June 9, 2020

Christopher Bassil (Duke University)

Evolutionary trade-offs in drug-resistant cancers

Spring 2020 Graduate Student Award in Cancer and Evolution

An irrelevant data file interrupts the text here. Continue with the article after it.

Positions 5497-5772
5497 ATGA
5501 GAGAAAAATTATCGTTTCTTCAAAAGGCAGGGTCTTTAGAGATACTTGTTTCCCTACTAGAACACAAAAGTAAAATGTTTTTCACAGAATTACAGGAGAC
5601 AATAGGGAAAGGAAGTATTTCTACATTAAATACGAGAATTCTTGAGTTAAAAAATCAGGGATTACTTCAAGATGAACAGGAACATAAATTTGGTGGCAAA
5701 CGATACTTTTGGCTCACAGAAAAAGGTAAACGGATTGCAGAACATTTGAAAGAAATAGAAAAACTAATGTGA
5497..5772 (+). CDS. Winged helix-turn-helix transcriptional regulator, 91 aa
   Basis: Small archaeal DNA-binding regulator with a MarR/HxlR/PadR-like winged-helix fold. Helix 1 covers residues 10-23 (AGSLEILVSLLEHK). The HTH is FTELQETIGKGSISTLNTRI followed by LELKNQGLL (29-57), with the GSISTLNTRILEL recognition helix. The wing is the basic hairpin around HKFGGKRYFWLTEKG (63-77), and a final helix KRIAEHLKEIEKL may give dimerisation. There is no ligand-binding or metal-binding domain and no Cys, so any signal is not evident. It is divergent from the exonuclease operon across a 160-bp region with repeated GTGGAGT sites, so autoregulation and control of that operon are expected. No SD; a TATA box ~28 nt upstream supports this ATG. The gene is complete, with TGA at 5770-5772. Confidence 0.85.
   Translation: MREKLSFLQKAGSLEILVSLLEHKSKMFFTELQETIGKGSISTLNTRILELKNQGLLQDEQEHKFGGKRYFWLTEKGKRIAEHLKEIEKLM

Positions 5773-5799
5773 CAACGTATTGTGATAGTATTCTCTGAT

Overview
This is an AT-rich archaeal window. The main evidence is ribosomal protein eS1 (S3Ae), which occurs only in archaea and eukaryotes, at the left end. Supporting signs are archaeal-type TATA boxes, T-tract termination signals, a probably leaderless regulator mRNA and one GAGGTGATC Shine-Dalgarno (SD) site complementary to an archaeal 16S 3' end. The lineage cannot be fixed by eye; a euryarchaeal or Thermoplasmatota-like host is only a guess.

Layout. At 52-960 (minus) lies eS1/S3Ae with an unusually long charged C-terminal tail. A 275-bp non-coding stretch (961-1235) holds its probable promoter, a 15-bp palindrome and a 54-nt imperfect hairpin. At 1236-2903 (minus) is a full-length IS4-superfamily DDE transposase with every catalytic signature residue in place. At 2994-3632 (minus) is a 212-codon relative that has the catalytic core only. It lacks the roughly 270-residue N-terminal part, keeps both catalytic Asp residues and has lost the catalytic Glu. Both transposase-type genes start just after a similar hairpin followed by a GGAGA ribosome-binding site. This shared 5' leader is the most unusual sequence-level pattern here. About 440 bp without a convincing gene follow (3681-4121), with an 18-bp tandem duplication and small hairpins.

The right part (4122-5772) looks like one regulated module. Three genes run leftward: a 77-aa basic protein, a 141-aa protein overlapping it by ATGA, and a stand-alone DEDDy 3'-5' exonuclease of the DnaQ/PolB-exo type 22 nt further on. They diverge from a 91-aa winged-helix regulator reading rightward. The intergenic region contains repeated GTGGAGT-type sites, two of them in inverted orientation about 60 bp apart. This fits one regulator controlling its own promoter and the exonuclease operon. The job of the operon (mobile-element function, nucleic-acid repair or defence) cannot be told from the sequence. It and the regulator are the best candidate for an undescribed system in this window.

Although modern cancer therapies produce encouraging clinical responses, these improvements are often only temporary. This is in part because cancer itself is an evolutionary disease: when faced with anti-cancer drugs, tumors simply evolve to acquire drug resistance. Once a tumor has developed drug resistance, the challenges in treating it are twofold: (1) drug-resistant tumors can evolve multiple different mechanisms to resist a drug; and, (2) any individual drug-resistant tumor will evolve many of these different mechanisms simultaneously. Thus, treatments which block some mechanisms are incomplete, and those which block them all are toxic and infeasible. New approaches to drug- resistant tumors are therefore needed. One idea is to exploit the evolutionary process responsible for the development of drug resistance itself. As tumors evolve drug resistance, they alter their biology to protect themselves from the specific anti-cancer drugs used to treat them. Although these changes benefit tumors, they also come with side effects: new, unexpected vulnerabilities which are specific only to drug-resistant cancers. We have discovered that these weaknesses, or “collateral sensitivities,” occur broadly in drug-resistant cancers. We have even uncovered specific collateral sensitivities which are shared across many different mechanisms of resistance. Instead of trying to block tumor strategies for drug resistance directly, then, we propose to treat these diseases by identifying their hidden weaknesses, and using them to undermine the development and progression of drug-resistant cancers. This proposal uses genome-wide CRISPR/Cas9 screening to systematically uncover and characterize collateral sensitivities in EGFR-inhibitor-resistant, EGFR-mutant non-small cell lung cancer.